But why must rulers travel so much at all – except for exceptional circumstances or in times of emergency? Ambassadors and High Commissioners are governments’ permanent representatives in every country of significance to a nation. It is these costly diplomatic missions and missionaries which need to attend funerals, weddings, inaugurations and exchanges on behalf of the country – not the President or Ministers who really should be on home soil, working. And, if the eyes and ears of our rulers are really required, technology such as satellite links and video conferencing can connect in colour at a tiny fraction of the cost of air travel.
Other than the obvious ethical issues and governance around frugality with taxpayers’ money, there are abundant reasons to reduce non-essential government expenditure dramatically. At the end of May 2013, South Africa’s government debt (which has to be paid back with interest) was just short of R 1 500 billion (that’s 1.5 trillion Rand). On this mountain of increasing debt and questionable sustainability the interest bill alone is R11,800,000 per hour (5). South Africa is not doing particularly well in the casino pa natet financial arena and has few medium term prospects of reversing the poor policy which precedes the inevitable poverty. In the meantime, basic services, service delivery and critical capital expenditure projects are being sacrificed to the Jetstream of bling and needless excess.
To be fair, this amount of debt and interest is average compared to that of many of South Africa’s trading partners, but just because other countries are mired in bankruptcy doesn’t mean that South Africa needs to follow suit. Government debt is approaching 50% of GNP. If the government was a company with debt on its balance sheet amounting to nearly 50 percent of its turnover and on-going annual losses with no repayment plan or management mindfulness, what would happen? This is a classic example of bankruptcy. The Companies Act and regulatory framework, IFRS and auditing protocols would ensure the company is reported and placed under curatorship. Creditors would be protected as best as possible and if it can be shown that management continued operating wilfully under bankrupt conditions, they would be held criminally liable and likely face prosecution.
In a company where I serve as a non-executive director, business has been challenging over the past few years. To cut non-essential costs, the senior management minimise air travel and where required, economy class is the rule. At destination, budget type rental cars are utilised. Skype and teleconferencing is the rule rather than the exception. It’s not only a case of good business sense; it is prudent, environmentally responsible and fits into an emerging culture of corporate awareness and social conscience. Can ostentatiousness, bling and ego-based excess be justified in difficult economic conditions?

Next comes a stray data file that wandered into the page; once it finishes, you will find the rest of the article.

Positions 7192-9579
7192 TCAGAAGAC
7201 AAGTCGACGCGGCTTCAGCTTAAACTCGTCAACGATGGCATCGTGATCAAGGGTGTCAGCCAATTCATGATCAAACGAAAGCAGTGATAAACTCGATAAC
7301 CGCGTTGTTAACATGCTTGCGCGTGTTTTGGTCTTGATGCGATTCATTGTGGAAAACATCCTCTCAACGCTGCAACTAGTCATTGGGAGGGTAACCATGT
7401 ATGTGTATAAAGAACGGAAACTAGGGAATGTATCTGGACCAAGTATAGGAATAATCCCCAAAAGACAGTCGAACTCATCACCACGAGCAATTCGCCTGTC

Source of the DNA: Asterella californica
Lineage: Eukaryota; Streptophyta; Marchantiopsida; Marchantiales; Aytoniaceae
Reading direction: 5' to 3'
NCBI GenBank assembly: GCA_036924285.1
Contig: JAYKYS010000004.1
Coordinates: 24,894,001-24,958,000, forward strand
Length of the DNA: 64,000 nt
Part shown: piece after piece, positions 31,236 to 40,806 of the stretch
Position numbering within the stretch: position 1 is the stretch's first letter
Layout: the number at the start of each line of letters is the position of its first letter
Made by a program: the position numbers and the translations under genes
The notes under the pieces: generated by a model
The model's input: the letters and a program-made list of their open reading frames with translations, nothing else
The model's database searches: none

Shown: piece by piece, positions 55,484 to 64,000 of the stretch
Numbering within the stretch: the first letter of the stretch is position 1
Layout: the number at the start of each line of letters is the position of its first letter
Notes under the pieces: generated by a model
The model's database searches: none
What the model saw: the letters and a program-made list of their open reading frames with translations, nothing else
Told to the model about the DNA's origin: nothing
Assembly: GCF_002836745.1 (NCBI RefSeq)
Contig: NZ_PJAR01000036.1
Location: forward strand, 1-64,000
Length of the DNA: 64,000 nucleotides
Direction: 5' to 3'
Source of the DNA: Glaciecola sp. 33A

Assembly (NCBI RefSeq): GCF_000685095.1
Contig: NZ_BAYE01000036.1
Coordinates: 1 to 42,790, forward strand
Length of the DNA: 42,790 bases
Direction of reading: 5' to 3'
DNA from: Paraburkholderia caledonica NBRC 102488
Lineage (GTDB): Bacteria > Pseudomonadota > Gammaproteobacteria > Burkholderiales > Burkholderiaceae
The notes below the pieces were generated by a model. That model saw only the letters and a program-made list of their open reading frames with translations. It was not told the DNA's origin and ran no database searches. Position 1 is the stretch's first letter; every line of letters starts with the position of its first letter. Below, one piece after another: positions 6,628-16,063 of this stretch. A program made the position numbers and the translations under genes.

In a country still struggling with the provision of basic services to its citizens and operating in a condition of technical bankruptcy, citizens need to insist on moderation of and frugality in government spending – or remove them from power at the next available opportunity. Why can’t our rulers make a reservation, stand in a queue and carry their own hand luggage as they settle into a perfectly acceptable economy seat on a scheduled flight?
For the ruling elite to be so detached and unaware of economic realities, indifferent to spending an unearned wealth and oblivious to the consequences of the debt they have created is beyond belief. At best, it is surely insensitive in the extreme, repulsive and antagonistic to every measure of good governance, sustainable practice and human decency?
(1) Duncan, Jane – A culture of Political Assassination, SACSIS 2010
(2) Quintal, Genevieve (2012). Political Murders – it’s About the Dough, SAPA, and quoting SAIRR (SA Institute of Race Relations).
(3) AviaGlobal – base formula 41, costs for Boeing 737 – 800/900 series, 07/2004 adjusted for 2013 fuel prices. Note: weather conditions and aircraft utilisation affect cost averages
(4) Virgin Atlantic and South African Airways, published rates www.travelstart.co.za incl. of all taxes & charges, May/June 2013 return airfares – OR Tambo/
(5) Source: National Debt Clocks 2012 – www.nationaldebtclocks.org